It’s easy to look at kids in school today and think they have it easier than we did.
They get to use iPads instead of three-ring binders, Wikipedia instead of a dusty encyclopedia CD-ROMs and their classrooms are more connected than ours ever were. But while new tech makes learning a more enriching experience, it also makes it a lot harder to slack off.
See also: 10 Rockstar Teachers on Twitter
Think back to those classes in which it was easy to share answers with your friends and get by without really doing too much work. Now, imagine having to log your homework in a personalized app that tracks your progress and reports it back to your teacher. Oh, the humanity. Read more…
What does your state look like to you?
Ask most Americans that question and they’ll probably confidently describe a rudimentary shape for you. Ask them to draw that shape and they’ll stare blankly for a few moments before sprinting in the other direction
In order to exploit two of Americans’ greatest shortcomings (geography and art), we took to the streets of New York City to task tourists and natives with drawing their home states — from memory.
The results range from semi-impressive to hysterical, with most leaning toward the latter. Who knew so many New Yorkers think their state resembles candy corn, or that Ohioans unanimously agree to their state’s row boat shape? Read more…
April 23 marks 30 years since the U.S. announced the discovery of what causes AIDS: a retrovirus called HTLV-III, later renamed HIV. At their 1984 press conference, in the face of one of the world’s most terrifying medical epidemics, Health and Human Services Secretary Margaret Heckler and virologist Dr. Robert Gallo of the National Cancer Institute projected scientists would be able to produce an AIDS vaccine within two years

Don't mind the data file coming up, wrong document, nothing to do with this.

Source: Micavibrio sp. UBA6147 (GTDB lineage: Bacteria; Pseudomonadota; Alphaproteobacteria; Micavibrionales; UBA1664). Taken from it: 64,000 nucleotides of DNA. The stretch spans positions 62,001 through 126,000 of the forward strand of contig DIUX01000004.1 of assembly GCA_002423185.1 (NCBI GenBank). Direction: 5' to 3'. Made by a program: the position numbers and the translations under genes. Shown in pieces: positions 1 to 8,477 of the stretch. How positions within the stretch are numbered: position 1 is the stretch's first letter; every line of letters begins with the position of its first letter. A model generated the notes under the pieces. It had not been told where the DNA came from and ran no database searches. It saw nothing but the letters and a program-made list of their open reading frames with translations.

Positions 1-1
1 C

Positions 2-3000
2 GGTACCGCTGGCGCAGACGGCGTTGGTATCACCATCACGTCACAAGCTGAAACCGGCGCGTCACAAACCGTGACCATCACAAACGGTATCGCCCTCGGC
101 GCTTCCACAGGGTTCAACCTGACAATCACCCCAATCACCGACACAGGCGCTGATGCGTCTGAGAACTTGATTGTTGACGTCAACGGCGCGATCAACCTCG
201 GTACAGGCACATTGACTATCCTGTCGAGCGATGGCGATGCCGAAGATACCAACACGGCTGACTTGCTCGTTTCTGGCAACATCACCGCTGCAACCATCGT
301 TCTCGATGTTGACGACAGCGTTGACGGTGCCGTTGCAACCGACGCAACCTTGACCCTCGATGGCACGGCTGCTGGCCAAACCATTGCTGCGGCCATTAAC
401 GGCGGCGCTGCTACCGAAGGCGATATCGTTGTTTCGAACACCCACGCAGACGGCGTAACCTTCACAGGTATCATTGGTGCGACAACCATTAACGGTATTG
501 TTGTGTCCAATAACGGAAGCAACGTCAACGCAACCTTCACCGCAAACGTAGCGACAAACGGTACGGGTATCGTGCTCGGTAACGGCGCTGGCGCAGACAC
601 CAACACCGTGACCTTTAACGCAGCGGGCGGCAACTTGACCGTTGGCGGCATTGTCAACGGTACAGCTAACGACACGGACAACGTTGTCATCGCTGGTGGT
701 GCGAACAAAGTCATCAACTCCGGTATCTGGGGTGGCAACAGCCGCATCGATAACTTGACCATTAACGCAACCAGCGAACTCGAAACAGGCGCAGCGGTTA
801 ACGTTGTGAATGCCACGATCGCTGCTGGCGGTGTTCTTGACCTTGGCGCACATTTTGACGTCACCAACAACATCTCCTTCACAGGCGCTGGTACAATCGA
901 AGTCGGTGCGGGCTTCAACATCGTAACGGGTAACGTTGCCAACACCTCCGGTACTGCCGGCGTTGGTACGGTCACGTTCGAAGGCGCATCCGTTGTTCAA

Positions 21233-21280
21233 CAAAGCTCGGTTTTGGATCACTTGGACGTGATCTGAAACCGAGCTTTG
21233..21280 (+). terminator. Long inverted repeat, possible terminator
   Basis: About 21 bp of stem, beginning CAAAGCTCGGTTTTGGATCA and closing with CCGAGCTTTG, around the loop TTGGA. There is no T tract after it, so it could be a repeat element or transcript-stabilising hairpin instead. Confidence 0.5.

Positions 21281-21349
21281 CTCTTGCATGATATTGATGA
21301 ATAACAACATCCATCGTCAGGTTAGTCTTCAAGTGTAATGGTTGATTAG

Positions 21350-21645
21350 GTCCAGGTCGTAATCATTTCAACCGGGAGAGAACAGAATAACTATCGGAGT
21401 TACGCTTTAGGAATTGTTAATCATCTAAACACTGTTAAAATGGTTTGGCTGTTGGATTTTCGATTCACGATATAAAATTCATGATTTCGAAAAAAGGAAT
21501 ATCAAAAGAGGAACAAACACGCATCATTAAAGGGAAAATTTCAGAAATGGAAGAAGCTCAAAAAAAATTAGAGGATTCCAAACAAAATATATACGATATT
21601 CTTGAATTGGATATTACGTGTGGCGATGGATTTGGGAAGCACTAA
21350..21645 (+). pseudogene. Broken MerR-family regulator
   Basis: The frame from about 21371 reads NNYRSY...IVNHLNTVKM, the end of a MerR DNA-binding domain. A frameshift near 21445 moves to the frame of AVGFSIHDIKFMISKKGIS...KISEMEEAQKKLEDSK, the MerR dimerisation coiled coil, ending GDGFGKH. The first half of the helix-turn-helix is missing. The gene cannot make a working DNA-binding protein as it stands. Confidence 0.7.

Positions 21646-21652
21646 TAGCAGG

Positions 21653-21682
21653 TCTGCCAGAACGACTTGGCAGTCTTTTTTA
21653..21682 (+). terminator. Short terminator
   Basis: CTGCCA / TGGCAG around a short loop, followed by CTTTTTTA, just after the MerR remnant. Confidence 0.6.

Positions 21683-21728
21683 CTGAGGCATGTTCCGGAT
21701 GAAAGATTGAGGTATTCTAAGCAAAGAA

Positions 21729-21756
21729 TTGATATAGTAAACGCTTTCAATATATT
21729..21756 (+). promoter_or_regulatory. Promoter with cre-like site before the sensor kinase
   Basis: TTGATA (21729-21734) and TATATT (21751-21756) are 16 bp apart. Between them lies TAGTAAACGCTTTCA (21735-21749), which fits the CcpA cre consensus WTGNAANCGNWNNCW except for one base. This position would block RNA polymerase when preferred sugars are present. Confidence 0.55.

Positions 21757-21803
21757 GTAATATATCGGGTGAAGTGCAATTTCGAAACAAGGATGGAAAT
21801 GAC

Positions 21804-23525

“That turned out to be totally incorrect,” Heckler told PBS in 2006. “But at that time, we did not know that the replication of the virus would be so difficult — and it still is a problem.” Read more…
Autism spectrum disorder (ASD) describes a complex group of brain development disorders characterized by difficulties in social interaction, communication and behavior. Often diagnosed at a young age, approximately one in 68 American children is on the autism spectrum. It’s a figure 10 times higher than 40 years ago, according to the U.S. Centers for Disease Control and Prevention (CDC).